Today’s goal: sketch a user interface model for attentional communities.
We are all used to screens that do things: you can order your next meal with one click and swiping right brings a different kind of treat.
However, very few of us know how that click or swipe is turned into sound and shove, the complicated mechanisms that turn user interactions into zeros and ones and then into electronic impulses.
There are two powerful and flawed ways of thinking about this dichotomy between the interface and the interior:
The interior is the real deal, the way computers work. The interface is literally (and merely) the surface to a hidden interior.
The interface is the real deal, the way computing becomes human. The interior is merely the temporary artifact through which that humanization happens.
A better, more complete, understanding is to embrace both perspectives, that without the right hardware technologies, there’s no such thing as a computer and that without the right interface to human capabilities, there’s no reason to value these technologies.
Is there a logic underlying the split between the interface and the interior?
A Technical Aside
I want to go back to an old Aristotlean idea of the causes that underlie every object:
The UI/UX/Hardware model of computing is - in my view - a subtle and important transformation of Aristotle’s idea: while hardware is best mapped to the material cause in the Aristotlean scheme, it also has intricate internal characteristics (the formal cause of the material cause, so to speak) and while the user interface is best mapped to the final cause, it also has quite a bit of formal structure (the software interface connecting the user to the hardware, for example), and so one can think of computing in the world as a nonlinear version of the Aristotlean theory, i.e., where the causes are intertwined, perhaps inseparable, rather than a neatly separable list of four causes per object.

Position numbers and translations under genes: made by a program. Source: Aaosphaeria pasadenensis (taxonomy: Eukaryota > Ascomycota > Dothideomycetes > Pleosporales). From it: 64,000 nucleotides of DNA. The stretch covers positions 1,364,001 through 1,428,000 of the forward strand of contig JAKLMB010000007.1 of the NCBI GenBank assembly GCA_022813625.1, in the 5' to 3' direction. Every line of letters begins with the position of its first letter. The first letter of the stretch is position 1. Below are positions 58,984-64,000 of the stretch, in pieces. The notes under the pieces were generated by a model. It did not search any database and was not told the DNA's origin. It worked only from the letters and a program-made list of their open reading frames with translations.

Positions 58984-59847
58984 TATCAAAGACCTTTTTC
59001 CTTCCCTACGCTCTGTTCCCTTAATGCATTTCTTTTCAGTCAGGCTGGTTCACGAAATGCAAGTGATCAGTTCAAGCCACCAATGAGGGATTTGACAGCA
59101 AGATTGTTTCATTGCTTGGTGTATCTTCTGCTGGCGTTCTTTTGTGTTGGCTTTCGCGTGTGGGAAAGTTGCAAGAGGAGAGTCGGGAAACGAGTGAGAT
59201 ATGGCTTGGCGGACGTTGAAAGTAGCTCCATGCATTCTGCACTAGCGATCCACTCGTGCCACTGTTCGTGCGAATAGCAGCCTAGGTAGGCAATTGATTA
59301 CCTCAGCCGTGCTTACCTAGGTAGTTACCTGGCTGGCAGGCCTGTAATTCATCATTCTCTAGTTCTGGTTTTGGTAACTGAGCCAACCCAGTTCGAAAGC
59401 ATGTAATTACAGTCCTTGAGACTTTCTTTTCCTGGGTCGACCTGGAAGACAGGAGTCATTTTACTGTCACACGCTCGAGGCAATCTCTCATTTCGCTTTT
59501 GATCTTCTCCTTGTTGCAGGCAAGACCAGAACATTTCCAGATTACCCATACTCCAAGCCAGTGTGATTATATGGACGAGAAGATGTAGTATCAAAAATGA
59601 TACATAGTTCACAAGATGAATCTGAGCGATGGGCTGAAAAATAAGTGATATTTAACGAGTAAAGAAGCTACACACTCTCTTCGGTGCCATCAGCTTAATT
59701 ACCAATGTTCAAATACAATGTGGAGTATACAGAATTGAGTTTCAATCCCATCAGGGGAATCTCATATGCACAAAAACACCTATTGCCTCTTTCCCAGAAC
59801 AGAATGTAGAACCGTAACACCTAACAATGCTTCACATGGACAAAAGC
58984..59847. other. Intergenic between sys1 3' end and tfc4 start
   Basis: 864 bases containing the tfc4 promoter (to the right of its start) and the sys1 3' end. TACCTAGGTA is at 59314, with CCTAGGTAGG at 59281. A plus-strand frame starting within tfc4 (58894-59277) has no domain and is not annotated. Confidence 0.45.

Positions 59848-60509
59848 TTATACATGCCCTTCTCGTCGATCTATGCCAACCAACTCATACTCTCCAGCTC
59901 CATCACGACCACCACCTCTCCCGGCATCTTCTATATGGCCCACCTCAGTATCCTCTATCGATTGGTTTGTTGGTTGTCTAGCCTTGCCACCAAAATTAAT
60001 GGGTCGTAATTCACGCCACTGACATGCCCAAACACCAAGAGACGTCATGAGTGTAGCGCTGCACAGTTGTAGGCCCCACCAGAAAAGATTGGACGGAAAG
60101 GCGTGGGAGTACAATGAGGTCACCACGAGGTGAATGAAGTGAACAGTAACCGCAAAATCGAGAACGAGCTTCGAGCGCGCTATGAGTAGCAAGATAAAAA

Promissory note: that nonlinear architecture is what constitutes the Kyborg….
The Interface and Interior of Attention
We saw yesterday that every act of focus has an attentional community in the background.
Who constitutes that attentional community?
Very brief answer: We can differentiate between the interior and the interface of the attentional community. The interior is constituted by social institutions that create the objects of attention: clergy, academics, advertisers, media studios, product designers etc. The interface consists of all the mechanisms through which the message is spread - media outlets, proselytizers etc.
Until recently, this division between the interface and the interior was created organically - i.e., there was enough time for attentional communities to arise organically and reach some form of equilibrium between the interfacial and interior components. It’s only after the fact that we can decode the Kyborg at the core of an attentional community. In the past, the Kyborg was a hidden structure, not an engineered feature. Which brings me to the last update in this attentional community series, the conclusion I want to flesh out tomorrow:
With the new power of computational platforms (Google, Facebook, CCP etc..), attentional communities can be produced (almost) on demand.